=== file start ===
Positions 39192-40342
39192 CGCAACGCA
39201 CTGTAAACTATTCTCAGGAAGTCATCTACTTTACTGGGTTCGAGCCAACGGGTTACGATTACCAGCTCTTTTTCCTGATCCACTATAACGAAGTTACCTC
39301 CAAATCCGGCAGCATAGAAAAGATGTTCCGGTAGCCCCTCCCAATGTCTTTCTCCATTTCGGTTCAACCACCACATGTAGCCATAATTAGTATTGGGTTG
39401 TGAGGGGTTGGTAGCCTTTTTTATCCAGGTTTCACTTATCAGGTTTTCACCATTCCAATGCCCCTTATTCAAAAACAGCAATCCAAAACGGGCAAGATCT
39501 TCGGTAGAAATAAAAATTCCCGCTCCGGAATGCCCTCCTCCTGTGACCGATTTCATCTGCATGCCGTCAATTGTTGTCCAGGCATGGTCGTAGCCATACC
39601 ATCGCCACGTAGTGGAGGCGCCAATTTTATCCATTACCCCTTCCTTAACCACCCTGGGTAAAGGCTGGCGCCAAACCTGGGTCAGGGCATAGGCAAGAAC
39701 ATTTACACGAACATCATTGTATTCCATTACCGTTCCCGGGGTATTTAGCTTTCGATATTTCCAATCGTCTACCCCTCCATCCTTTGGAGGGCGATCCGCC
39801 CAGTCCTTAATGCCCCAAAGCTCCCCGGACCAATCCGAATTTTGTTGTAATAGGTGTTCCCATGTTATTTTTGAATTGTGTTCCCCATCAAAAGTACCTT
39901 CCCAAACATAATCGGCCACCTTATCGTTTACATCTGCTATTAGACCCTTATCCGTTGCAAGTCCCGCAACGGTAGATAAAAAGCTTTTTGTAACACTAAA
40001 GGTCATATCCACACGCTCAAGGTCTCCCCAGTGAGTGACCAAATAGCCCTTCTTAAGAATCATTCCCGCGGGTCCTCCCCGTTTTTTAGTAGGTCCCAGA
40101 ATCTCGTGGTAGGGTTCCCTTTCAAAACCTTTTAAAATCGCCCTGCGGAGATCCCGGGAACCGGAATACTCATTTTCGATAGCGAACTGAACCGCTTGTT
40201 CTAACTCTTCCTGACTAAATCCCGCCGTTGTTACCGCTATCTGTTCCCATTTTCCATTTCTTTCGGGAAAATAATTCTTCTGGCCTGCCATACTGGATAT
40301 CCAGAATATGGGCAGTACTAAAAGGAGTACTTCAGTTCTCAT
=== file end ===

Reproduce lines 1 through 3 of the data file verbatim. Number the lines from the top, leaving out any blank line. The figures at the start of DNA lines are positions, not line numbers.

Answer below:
Positions 39192-40342
39192 CGCAACGCA
39201 CTGTAAACTATTCTCAGGAAGTCATCTACTTTACTGGGTTCGAGCCAACGGGTTACGATTACCAGCTCTTTTTCCTGATCCACTATAACGAAGTTACCTC